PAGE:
Aim: The purpose of this cross-sectional study was to determine the rates of diabetes device use (insulin pump and continuous glucose monitor (CGM)) and association with glycemic control in youth with type 1 diabetes in a large, diverse pediatric center.
Methods: Demographic and clinical data were obtained from 1992 patients who met the eligibility criteria (age < 26 years, diabetes duration ≥ 1 year, and ≥1 clinic visit in the preceding 12 months). Statistical analyses assessed the likelihood of device use based on demographic characteristics and the association between device use and glycemic control based on most recent hemoglobin A1c (HbA1c).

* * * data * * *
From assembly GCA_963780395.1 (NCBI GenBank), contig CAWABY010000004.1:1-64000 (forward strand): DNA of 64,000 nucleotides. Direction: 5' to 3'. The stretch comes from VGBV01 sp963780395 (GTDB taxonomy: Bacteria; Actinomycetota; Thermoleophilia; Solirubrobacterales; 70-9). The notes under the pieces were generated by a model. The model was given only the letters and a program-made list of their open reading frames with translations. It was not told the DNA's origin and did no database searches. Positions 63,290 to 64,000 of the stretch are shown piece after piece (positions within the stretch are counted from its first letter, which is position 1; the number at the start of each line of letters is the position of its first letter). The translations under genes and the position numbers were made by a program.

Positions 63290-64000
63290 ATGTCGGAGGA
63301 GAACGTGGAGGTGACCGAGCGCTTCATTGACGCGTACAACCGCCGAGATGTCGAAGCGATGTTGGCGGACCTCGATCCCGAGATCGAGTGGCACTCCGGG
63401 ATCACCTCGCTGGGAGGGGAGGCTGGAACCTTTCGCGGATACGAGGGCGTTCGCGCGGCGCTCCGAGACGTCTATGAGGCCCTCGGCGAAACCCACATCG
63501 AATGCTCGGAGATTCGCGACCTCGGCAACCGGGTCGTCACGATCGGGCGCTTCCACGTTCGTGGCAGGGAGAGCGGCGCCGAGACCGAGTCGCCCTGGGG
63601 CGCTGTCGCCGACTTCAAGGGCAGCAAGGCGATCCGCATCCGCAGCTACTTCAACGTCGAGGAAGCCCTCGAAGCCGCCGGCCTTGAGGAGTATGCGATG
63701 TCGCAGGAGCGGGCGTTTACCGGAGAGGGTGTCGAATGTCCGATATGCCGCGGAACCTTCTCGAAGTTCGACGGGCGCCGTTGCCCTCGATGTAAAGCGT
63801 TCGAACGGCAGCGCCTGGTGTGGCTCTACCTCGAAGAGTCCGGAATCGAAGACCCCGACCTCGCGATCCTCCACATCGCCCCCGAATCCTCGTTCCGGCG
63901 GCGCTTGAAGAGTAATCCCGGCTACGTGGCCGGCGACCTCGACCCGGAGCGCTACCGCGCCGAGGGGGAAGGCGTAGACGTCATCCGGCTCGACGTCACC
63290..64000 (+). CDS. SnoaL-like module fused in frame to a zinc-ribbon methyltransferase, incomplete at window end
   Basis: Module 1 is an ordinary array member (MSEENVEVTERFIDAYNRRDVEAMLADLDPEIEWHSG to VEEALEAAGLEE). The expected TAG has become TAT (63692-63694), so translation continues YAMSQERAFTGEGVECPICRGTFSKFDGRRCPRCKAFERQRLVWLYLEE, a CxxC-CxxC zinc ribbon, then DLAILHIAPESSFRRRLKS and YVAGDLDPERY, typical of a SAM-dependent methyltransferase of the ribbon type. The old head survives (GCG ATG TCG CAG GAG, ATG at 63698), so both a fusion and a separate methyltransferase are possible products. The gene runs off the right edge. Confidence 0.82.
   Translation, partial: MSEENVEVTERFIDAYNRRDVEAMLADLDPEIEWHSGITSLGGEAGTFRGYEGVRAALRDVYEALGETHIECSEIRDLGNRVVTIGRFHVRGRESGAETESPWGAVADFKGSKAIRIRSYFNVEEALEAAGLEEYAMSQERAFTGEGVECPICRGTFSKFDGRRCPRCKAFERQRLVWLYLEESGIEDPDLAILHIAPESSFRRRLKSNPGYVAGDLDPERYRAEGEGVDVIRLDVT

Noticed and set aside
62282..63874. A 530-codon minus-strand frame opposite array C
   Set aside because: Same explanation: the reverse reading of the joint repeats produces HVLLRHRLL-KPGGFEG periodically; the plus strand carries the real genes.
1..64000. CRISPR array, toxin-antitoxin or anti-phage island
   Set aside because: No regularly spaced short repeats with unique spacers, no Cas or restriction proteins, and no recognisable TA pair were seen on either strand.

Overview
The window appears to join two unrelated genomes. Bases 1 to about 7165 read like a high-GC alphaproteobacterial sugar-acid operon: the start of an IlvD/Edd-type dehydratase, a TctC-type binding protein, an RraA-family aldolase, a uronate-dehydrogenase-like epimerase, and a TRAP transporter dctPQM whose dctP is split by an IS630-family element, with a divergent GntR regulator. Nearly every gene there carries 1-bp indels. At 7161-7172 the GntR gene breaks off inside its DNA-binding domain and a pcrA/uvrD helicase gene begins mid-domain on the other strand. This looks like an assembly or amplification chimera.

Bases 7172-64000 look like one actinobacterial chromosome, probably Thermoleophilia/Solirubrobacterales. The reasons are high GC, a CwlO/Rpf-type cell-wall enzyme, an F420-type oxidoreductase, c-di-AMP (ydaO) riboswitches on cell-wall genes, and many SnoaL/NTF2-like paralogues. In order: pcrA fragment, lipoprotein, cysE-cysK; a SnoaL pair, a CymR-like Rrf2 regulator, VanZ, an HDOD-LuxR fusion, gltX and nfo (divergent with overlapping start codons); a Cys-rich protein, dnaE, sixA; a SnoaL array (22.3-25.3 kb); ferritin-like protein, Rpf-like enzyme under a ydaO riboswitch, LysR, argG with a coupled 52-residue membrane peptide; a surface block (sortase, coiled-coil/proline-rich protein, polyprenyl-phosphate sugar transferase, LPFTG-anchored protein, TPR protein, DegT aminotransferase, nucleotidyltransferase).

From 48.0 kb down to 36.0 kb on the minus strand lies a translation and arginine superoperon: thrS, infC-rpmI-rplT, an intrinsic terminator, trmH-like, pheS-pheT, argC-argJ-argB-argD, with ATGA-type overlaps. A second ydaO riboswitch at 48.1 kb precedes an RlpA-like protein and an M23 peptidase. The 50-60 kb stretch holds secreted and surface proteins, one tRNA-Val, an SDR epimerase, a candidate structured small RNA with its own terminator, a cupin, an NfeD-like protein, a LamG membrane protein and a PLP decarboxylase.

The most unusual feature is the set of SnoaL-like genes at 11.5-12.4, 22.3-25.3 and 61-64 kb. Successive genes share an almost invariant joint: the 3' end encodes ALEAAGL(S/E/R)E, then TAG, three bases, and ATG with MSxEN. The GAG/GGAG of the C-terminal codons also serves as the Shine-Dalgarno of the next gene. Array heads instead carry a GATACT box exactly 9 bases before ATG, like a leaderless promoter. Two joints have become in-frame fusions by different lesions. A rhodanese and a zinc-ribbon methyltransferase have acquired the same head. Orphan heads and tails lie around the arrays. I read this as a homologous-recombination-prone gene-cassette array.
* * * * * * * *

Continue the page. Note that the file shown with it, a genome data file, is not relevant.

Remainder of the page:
Results: Mean age was 13.8 ± 4.2 years, 50.7% were female, diabetes duration was 6.2 ± 4 years, and mean HbA1c was 8.7 ± 1.8%. Overall, 38.2% of patients were on pump therapy and 18.5% were on CGM. Patients who were non-Hispanic (NH) white, privately insured, and with primary English-speaking parent(s) had higher rates of insulin pump use, as well as CGM use (P < 0.001 for both). Female patients had higher rates of pump use only (P < 0.01). Private health insurance, NH white race/ethnicity, and CGM use were each associated with lower HbA1c (P = 0.03, <0.001, and <0.008, resp.).
Conclusion: At a large, diverse, pediatric diabetes center, disparities in diabetes device use were present across sex, race/ethnicity, health insurance coverage, and primary language of parent(s). CGM use was associated with lower HbA1c. Quality improvement efforts are underway to ensure improved access, education, and clinical programs for advanced diabetes devices for T1D patients.